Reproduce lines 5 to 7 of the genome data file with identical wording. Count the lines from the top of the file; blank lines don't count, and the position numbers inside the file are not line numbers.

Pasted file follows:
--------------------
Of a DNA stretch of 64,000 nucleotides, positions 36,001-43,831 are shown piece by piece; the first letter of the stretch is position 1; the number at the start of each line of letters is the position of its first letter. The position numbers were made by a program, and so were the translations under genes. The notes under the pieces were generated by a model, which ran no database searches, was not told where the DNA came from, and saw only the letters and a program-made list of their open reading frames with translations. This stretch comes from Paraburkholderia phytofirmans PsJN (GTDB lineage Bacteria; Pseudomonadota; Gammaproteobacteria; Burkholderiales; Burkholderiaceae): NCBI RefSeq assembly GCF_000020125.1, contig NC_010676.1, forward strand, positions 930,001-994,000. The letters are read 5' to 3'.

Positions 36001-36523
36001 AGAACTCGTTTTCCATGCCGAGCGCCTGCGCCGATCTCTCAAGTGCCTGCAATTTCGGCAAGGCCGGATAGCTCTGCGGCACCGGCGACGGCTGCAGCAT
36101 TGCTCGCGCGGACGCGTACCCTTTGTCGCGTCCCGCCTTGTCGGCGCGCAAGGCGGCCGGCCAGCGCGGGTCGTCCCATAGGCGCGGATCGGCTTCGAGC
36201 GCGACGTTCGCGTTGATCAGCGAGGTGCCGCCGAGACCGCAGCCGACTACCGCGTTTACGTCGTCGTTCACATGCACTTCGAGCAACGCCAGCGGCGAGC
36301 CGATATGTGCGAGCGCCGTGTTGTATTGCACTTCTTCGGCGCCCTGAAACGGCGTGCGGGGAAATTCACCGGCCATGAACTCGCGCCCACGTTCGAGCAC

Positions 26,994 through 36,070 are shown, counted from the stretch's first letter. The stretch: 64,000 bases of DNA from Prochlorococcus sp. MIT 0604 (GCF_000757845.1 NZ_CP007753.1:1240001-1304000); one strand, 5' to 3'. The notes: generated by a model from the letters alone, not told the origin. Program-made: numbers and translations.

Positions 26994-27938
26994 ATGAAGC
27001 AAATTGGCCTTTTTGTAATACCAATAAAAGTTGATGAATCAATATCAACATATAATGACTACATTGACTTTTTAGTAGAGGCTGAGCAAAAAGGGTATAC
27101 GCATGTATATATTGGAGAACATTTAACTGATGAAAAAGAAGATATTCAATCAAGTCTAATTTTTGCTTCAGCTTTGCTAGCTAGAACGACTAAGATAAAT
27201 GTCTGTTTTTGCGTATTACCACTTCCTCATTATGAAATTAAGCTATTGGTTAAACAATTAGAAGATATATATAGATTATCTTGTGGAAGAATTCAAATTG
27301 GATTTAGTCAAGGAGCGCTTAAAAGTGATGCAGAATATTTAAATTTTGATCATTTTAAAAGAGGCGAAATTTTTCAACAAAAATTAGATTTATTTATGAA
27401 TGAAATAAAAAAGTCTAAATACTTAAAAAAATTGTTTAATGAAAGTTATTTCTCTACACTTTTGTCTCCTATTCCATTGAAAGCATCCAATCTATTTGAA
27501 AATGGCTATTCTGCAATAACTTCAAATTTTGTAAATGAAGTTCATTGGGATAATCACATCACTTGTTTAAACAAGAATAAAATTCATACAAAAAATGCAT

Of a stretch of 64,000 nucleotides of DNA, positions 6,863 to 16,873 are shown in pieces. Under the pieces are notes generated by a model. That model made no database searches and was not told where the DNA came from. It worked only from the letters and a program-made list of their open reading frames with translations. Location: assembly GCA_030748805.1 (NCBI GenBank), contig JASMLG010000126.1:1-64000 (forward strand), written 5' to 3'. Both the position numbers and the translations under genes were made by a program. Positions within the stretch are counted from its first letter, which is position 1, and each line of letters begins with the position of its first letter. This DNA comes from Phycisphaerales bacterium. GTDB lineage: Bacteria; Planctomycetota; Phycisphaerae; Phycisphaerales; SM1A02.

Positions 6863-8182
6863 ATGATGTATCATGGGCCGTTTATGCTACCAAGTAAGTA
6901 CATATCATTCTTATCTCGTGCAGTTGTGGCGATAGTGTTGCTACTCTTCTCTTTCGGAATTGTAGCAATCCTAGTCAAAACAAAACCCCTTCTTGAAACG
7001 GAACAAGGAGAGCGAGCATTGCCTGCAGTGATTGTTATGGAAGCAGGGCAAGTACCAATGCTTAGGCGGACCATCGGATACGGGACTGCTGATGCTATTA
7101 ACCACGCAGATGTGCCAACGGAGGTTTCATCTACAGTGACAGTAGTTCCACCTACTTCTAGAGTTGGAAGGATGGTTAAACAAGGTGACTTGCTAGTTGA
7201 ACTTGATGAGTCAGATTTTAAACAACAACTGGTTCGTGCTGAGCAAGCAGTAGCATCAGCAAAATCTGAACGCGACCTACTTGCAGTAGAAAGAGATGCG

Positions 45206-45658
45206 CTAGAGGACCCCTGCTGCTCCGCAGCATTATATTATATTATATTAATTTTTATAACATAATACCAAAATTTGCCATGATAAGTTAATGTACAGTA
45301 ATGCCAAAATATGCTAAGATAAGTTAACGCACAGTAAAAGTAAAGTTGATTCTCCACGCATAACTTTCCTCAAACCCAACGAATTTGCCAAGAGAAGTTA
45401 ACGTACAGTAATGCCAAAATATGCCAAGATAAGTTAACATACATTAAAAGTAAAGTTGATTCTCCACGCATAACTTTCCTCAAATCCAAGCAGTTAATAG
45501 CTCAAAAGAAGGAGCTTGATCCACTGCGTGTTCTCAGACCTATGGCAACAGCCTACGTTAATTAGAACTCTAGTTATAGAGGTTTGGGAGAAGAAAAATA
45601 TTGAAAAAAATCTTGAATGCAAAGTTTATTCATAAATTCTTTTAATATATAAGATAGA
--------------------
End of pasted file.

36201 GCGACGTTCGCGTTGATCAGCGAGGTGCCGCCGAGACCGCAGCCGACTACCGCGTTTACGTCGTCGTTCACATGCACTTCGAGCAACGCCAGCGGCGAGC
36301 CGATATGTGCGAGCGCCGTGTTGTATTGCACTTCTTCGGCGCCCTGAAACGGCGTGCGGGGAAATTCACCGGCCATGAACTCGCGCCCACGTTCGAGCAC

Positions 26,994 through 36,070 are shown, counted from the stretch's first letter. The stretch: 64,000 bases of DNA from Prochlorococcus sp. MIT 0604 (GCF_000757845.1 NZ_CP007753.1:1240001-1304000); one strand, 5' to 3'. The notes: generated by a model from the letters alone, not told the origin. Program-made: numbers and translations.